Beneath the island of Mauritius discovered “the lost continent”

Dear Africa, Eurasia, Australia, Antarctica, North and South America! Don’t worry, if you’ve heard rumors about the recently opened “lost continent” beneath the Indian ocean. Strong position of your magnificent sixes unwavering.

In fact, geologists have found something strange under the island of Mauritius, a former British colony East of Madagascar with a population of 1.3 million people. But to call it a complete continent impossible. As said Lewis D. Ashwal, who made the discovery: “It is a continent in the geological sense, but not geographical”.

Maurice is a continent which can’t be seen or visit. He is buried under a layer of volcanic rock that accumulated millions of years. Aswell prefers to call Mauricio continental fragment or microcontinent, and not the lost continent.

So what is Maurice and where it came from?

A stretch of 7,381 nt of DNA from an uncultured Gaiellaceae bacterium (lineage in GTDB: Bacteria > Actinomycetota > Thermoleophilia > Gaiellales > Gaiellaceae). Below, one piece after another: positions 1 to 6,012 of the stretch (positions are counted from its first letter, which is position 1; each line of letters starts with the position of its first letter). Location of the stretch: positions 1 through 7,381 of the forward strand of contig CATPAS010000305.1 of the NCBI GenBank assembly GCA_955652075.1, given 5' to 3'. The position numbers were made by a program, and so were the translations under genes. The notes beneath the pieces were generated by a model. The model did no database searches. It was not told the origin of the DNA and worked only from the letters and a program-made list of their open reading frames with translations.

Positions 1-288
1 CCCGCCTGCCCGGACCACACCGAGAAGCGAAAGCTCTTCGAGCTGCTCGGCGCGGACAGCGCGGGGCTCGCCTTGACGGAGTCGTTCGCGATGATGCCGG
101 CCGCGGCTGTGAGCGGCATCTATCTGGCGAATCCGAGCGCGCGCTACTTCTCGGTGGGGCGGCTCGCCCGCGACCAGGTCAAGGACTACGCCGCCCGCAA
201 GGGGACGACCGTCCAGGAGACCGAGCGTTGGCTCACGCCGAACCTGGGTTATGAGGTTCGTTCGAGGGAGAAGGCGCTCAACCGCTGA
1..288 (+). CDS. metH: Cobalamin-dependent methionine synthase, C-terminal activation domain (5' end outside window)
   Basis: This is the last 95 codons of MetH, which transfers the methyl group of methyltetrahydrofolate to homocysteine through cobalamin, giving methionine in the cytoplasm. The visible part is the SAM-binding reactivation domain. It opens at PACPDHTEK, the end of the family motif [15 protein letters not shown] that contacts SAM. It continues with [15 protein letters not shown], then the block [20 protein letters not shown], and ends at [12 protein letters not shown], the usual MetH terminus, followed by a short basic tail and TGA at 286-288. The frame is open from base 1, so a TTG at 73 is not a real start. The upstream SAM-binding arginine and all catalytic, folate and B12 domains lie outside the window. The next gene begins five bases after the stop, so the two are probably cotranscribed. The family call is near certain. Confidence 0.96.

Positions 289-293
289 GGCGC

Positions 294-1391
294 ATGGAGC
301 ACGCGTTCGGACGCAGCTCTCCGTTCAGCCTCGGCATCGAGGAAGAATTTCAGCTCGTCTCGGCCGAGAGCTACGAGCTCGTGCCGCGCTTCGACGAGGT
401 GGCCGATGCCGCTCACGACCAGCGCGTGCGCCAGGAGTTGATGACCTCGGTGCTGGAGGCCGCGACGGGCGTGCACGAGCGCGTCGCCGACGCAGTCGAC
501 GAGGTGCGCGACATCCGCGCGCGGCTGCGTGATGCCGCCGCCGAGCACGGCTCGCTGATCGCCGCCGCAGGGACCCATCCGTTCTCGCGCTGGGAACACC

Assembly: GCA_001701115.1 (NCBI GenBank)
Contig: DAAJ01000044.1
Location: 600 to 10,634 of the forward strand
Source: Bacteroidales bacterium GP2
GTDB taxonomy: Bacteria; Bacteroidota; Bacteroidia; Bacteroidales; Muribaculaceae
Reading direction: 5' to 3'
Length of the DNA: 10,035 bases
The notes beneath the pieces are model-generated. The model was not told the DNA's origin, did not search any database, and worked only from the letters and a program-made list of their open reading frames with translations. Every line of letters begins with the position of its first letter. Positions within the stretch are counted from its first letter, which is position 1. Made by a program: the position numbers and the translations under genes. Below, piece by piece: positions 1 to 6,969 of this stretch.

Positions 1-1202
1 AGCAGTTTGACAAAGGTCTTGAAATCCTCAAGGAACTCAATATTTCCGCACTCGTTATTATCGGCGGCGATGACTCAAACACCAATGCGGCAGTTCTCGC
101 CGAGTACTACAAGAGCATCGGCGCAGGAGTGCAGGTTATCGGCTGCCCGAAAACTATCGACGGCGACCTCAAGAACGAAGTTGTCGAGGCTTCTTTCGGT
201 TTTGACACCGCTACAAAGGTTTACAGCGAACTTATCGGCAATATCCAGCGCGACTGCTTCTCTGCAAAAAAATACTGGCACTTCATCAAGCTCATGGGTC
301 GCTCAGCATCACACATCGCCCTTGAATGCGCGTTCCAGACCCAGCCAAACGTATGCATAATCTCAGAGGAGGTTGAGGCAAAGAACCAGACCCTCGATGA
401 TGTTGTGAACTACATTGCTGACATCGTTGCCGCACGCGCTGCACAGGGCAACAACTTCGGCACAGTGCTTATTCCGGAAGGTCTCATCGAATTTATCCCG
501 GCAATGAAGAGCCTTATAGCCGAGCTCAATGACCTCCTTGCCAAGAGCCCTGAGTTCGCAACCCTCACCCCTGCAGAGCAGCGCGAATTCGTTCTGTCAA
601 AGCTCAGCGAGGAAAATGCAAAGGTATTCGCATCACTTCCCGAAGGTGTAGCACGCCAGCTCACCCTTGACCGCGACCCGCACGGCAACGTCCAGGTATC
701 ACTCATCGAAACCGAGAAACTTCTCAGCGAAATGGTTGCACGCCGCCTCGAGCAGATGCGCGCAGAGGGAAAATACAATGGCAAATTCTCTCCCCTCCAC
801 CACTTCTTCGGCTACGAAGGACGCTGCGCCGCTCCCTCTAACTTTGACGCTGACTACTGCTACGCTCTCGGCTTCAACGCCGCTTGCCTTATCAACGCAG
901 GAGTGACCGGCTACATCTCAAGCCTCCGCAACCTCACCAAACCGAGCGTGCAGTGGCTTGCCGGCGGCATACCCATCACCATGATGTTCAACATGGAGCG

Two hundred million years ago Africa, South America, Antarctica and Australia were connected and formed Gondwana. When the modern continents separated, was a piece. Seven million years ago, this piece was covered with lava during the eruption of the volcano the ocean — so there was the island of Mauritius.

Aswell bases its hypothesis on a brilliant mineral of zirconium, which he found in Mauritius. Cubic Zirconia contains a radioactive substance, which allows geologists to easily determine its age.

The island of Mauritius only 9 million years, the oceanic crust on which it is situated, not more than 200 million years. But when Aswall determined the age of the zircon crystals, which he found in Mauritius, he found that they are 3 billion years, much more than in any age of the oceanic crust and the Mauritius.

The only way in which such ancient zircon crystals could be in Mauritius, to be part of the continent beneath the island.

“We found the continental crust in mid-ocean, where it wasn’t supposed to be,” the scientist said. Aswell thinks that the volcanic eruption from the Earth’s mantle raised the Zirconia of the continental crust Mauritii and dumped on the surface of the island of Mauritius.

The results showed that the continental decays like the one that happened with Gondwana, more complex than previously thought, as they can leave behind large and small pieces all over the planet.

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